As the Nordic nation rejected any form of joint regional liability such as selling common euro bonds, Finland reached an agreement with Greece for receiving collateral to cover its bailout contribution.
Finance Minister Jutta Urpilainen said yesterday at a press conference in Helsinki, that next weeks are very decisive in that we will see how other countries will respond to this collateral arrangement, she also added that Finland has been critical of joint euro bonds and our stance is that every country is liable for its own debts.
Urpilainen said steps toward joint liability, such as euro bonds, would undermine the founding principles of the common currency and risk creating a transfer union.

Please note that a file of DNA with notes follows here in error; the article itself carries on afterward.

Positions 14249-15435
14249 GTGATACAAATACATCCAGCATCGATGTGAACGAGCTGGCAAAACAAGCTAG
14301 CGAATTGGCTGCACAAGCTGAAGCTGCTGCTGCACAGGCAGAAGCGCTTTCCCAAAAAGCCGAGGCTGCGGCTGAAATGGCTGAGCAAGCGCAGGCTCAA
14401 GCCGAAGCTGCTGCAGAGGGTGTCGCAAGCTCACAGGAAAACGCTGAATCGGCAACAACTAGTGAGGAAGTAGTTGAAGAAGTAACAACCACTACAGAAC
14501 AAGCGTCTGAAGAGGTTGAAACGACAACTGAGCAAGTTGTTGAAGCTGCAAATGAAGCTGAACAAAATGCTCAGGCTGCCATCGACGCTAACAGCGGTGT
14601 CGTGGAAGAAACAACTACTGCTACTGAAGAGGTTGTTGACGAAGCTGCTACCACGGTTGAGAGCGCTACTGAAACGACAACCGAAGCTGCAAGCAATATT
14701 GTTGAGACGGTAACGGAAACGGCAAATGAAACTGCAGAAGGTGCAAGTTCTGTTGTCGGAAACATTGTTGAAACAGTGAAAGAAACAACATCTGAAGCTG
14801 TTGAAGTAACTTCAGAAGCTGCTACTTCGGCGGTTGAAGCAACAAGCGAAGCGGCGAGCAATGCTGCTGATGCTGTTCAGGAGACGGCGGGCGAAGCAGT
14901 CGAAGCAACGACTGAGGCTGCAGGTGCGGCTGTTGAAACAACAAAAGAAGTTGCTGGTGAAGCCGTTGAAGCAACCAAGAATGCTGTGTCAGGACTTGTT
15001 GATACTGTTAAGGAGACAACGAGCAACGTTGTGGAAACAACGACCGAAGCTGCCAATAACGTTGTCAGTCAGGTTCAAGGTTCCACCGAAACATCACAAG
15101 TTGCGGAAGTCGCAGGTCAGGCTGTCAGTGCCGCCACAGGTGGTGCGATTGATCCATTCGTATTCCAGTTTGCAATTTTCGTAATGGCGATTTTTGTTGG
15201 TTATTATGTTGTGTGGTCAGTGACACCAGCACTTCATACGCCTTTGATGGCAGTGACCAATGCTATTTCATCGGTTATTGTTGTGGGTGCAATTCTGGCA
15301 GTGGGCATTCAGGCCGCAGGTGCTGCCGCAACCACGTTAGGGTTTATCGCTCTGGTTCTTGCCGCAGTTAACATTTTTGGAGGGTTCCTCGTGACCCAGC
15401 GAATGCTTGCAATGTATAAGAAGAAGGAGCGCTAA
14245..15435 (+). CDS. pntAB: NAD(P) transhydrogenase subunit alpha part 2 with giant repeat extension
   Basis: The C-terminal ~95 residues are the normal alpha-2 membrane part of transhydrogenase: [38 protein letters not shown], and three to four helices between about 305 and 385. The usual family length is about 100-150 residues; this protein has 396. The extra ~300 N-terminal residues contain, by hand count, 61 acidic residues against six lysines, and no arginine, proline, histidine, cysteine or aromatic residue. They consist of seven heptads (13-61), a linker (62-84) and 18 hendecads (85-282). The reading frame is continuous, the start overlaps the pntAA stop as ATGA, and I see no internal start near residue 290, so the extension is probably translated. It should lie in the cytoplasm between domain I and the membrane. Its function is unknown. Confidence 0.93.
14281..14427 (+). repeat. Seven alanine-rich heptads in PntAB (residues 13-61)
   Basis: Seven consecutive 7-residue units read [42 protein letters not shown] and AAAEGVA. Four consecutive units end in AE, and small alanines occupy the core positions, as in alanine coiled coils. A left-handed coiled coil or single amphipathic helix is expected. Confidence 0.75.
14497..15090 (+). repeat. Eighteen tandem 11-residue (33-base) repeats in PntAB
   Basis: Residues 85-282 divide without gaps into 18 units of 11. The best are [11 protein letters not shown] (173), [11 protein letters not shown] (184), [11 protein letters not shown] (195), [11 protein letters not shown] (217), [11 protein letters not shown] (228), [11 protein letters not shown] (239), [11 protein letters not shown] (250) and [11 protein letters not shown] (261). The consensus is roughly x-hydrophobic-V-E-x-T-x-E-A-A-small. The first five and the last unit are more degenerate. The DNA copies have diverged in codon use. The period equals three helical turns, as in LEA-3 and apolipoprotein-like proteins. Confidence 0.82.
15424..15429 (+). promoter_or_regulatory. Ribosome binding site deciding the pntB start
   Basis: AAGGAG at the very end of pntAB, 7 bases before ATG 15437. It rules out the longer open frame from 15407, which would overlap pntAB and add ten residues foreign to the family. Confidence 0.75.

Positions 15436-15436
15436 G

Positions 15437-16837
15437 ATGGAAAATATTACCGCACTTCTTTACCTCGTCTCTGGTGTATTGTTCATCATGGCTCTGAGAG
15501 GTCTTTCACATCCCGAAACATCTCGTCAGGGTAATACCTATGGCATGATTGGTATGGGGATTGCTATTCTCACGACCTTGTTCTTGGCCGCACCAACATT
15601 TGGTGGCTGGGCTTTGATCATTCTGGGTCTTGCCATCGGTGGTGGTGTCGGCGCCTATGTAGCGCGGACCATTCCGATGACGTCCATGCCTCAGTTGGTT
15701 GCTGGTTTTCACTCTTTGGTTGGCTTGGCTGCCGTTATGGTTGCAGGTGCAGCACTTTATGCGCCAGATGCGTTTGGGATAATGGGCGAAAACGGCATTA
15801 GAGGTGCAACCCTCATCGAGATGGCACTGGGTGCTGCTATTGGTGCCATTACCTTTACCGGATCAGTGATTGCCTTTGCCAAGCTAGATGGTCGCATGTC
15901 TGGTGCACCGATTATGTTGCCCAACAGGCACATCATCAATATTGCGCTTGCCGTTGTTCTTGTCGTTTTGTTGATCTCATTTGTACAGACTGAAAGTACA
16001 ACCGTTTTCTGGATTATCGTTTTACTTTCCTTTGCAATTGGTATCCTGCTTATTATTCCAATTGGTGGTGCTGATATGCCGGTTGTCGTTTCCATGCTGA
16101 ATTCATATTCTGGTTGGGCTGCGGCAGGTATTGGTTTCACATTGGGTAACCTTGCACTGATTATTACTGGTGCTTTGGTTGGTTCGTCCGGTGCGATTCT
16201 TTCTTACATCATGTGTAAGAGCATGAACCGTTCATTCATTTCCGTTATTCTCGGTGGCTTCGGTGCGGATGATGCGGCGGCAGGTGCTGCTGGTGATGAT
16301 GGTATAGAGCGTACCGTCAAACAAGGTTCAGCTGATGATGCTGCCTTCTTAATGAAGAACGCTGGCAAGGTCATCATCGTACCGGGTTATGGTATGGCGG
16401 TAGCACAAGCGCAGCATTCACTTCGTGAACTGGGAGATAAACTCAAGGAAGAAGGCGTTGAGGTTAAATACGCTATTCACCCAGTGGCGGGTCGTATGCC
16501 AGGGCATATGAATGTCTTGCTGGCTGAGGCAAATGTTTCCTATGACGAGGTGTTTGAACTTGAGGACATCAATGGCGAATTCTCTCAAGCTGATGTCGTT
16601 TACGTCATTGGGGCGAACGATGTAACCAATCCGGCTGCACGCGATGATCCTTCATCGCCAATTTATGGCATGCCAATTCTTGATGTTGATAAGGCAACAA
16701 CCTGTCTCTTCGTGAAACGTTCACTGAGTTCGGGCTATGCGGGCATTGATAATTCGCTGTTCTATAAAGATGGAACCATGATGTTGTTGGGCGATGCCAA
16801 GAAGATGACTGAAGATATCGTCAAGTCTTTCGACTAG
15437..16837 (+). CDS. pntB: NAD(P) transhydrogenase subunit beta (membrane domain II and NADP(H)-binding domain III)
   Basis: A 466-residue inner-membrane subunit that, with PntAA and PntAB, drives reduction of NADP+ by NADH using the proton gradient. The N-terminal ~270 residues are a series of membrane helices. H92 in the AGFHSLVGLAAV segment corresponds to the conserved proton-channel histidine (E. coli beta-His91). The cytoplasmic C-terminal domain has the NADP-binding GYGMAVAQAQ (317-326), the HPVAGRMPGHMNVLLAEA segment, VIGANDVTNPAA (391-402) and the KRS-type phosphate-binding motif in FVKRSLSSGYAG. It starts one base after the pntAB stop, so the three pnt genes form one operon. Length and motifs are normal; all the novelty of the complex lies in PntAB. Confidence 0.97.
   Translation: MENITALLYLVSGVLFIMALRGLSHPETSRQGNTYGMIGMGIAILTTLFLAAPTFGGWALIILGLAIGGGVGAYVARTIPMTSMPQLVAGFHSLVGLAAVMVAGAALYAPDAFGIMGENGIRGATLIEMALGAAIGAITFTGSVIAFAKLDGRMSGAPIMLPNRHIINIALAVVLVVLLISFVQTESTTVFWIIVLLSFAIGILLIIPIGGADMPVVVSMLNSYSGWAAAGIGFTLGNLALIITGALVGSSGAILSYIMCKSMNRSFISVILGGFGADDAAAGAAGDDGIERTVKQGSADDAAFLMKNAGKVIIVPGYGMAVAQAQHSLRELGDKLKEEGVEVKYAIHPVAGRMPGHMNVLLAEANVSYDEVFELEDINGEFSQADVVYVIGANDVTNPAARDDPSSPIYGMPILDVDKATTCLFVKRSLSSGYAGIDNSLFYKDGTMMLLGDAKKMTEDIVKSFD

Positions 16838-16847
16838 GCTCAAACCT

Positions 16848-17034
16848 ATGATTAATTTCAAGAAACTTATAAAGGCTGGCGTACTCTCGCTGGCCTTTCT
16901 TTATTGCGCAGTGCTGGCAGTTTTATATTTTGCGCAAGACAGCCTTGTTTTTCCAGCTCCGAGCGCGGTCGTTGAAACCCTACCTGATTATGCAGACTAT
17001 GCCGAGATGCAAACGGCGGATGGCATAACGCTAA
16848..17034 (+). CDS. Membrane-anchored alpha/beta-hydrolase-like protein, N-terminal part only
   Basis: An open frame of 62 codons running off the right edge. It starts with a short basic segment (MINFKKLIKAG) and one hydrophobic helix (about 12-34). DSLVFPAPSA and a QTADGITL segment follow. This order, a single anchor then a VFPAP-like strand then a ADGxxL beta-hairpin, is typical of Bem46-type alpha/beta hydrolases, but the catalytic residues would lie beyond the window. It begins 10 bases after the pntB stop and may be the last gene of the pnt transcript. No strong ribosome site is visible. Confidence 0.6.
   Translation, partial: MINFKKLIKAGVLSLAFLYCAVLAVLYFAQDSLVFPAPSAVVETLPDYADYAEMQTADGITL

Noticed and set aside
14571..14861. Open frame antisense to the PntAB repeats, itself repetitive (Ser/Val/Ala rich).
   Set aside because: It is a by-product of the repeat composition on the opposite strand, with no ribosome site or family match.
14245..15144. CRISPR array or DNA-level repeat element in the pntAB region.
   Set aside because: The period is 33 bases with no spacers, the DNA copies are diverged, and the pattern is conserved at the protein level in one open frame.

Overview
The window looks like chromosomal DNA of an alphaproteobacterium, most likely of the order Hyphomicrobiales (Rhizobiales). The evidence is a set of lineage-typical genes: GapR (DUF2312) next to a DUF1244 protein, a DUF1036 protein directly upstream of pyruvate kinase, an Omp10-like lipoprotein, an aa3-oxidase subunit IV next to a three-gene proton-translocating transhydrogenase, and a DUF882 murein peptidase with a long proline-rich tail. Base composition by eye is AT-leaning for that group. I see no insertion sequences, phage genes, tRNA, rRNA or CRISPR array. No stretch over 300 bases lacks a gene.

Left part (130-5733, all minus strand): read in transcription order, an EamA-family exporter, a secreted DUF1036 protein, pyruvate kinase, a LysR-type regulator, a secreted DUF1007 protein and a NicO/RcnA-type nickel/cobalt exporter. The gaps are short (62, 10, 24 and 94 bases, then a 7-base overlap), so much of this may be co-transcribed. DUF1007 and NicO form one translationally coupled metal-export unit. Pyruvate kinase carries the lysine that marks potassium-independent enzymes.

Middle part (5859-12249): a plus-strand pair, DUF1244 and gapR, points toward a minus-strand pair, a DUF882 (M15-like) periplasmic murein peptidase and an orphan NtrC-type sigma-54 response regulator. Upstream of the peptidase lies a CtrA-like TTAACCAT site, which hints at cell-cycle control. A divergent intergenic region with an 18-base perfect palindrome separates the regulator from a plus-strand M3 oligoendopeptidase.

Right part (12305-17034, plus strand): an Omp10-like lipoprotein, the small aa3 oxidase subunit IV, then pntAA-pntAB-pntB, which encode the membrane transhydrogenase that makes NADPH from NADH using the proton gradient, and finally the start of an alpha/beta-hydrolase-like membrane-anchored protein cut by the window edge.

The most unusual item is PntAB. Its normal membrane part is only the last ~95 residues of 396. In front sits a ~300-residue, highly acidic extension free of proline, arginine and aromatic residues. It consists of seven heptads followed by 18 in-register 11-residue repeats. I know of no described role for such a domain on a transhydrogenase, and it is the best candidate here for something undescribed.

Finland and Greece's agreement will allow the southern European nation to deposit cash in a state account that Finland will invest in AAA rated bonds, and the interest generated will raise the amount to match the required collateral. Once the bailout loan is repaid, Finland will return the money, plus interest, Urpilainen said.
Finland's agreement with Greece also allows the Nordic country to recycle other euro members' money to use as collateral as the funds Greece deposits must come from the bailout loans, chief economist at OP-Pohjola Group in Helsinki, Reijo Heiskanen, said by phone. Finland is a free-rider, letting others bear the risk. This isn't a course available for all euro countries.
Lawmakers in the Nordic country will discuss Finland's contribution to the European Financial Stability Facility as the first item after parliament convenes on Sept. 6, she said. Finland opposes any enlargement of the EFSF, she said.